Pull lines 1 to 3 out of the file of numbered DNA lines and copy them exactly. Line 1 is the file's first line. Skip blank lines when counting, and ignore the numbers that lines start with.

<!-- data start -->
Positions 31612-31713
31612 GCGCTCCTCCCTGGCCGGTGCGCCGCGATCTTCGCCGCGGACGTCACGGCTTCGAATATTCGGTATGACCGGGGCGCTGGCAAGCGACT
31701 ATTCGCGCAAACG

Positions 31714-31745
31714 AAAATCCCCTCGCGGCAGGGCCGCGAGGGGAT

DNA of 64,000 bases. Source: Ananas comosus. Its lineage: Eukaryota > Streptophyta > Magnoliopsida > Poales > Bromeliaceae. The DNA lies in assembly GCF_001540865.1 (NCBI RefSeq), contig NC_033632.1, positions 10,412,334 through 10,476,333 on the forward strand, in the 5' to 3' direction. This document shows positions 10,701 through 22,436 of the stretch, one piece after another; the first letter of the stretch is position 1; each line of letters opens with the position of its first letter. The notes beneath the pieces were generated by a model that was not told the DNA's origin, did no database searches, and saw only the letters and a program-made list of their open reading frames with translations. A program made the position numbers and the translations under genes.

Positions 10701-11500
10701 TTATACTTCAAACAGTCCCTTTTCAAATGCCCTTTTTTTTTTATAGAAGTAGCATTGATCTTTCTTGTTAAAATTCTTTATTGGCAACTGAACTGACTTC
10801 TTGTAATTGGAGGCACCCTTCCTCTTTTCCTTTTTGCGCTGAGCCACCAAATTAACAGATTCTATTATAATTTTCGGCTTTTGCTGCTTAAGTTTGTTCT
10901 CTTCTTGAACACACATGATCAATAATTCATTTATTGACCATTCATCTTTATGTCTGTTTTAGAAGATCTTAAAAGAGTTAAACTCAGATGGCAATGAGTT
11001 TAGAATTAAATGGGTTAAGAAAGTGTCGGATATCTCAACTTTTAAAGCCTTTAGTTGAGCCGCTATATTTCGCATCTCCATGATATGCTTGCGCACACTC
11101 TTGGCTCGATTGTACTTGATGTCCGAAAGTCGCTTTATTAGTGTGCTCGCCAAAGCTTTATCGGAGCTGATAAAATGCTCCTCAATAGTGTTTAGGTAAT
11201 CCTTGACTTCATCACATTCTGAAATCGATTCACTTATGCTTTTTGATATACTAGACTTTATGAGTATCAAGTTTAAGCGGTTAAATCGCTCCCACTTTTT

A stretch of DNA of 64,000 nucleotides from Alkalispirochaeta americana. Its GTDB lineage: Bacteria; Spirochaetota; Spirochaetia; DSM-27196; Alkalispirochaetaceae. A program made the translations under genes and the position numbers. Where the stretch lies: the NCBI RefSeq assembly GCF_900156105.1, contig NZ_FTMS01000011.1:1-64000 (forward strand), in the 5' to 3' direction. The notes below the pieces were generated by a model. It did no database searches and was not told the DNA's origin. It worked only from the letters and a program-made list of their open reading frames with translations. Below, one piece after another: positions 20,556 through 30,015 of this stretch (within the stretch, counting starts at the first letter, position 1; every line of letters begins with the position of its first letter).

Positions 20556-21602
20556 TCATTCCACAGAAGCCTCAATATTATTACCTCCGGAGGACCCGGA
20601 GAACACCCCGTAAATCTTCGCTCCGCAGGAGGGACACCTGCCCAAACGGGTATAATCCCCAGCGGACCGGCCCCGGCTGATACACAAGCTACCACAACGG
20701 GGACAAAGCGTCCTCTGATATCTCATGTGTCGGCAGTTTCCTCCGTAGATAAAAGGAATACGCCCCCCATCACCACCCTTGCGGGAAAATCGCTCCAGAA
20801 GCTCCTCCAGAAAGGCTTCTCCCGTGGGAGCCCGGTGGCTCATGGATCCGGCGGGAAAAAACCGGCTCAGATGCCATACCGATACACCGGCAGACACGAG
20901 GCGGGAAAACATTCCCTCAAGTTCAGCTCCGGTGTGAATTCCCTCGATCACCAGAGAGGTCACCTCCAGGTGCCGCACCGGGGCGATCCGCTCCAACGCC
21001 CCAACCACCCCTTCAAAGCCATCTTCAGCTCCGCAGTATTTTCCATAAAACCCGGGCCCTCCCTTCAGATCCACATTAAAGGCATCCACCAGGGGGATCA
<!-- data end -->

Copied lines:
Positions 31612-31713
31612 GCGCTCCTCCCTGGCCGGTGCGCCGCGATCTTCGCCGCGGACGTCACGGCTTCGAATATTCGGTATGACCGGGGCGCTGGCAAGCGACT
31701 ATTCGCGCAAACG